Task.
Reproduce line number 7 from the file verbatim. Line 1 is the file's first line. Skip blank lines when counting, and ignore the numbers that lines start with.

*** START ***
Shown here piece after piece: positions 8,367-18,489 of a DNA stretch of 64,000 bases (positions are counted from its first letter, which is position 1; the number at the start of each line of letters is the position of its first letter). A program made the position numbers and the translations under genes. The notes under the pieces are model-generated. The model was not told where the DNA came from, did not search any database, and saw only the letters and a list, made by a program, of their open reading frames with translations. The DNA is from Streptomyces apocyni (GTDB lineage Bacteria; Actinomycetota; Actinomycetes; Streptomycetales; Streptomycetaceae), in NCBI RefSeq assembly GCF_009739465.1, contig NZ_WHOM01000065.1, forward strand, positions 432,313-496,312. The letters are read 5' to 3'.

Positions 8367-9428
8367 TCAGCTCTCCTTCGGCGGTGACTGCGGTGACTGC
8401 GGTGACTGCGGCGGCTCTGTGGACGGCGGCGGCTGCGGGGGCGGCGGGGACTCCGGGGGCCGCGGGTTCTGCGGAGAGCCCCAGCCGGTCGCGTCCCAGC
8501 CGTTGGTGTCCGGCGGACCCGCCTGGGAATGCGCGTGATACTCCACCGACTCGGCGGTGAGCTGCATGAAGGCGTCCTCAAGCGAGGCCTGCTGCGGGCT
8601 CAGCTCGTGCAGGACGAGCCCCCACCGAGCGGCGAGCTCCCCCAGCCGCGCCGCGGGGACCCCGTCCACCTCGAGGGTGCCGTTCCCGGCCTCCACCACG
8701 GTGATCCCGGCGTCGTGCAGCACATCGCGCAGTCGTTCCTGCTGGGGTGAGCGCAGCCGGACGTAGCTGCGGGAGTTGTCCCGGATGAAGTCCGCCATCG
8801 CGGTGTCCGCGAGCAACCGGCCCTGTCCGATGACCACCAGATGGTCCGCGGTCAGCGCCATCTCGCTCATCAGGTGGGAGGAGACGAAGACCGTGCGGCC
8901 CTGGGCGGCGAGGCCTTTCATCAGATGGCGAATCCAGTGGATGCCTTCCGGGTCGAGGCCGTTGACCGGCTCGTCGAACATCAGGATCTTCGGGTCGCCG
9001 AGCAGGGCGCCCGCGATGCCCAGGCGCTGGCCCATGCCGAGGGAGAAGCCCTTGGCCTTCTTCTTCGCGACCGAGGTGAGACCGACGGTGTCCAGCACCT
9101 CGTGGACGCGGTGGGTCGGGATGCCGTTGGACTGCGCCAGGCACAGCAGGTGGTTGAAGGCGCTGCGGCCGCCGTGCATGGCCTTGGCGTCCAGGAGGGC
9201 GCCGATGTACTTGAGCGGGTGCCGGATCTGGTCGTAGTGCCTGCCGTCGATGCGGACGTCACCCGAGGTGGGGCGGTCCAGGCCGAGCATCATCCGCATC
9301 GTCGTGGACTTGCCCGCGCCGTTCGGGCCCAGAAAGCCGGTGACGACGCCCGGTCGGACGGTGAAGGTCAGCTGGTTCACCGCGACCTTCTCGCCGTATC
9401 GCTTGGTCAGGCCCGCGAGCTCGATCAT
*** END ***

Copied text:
8701 GTGATCCCGGCGTCGTGCAGCACATCGCGCAGTCGTTCCTGCTGGGGTGAGCGCAGCCGGACGTAGCTGCGGGAGTTGTCCCGGATGAAGTCCGCCATCG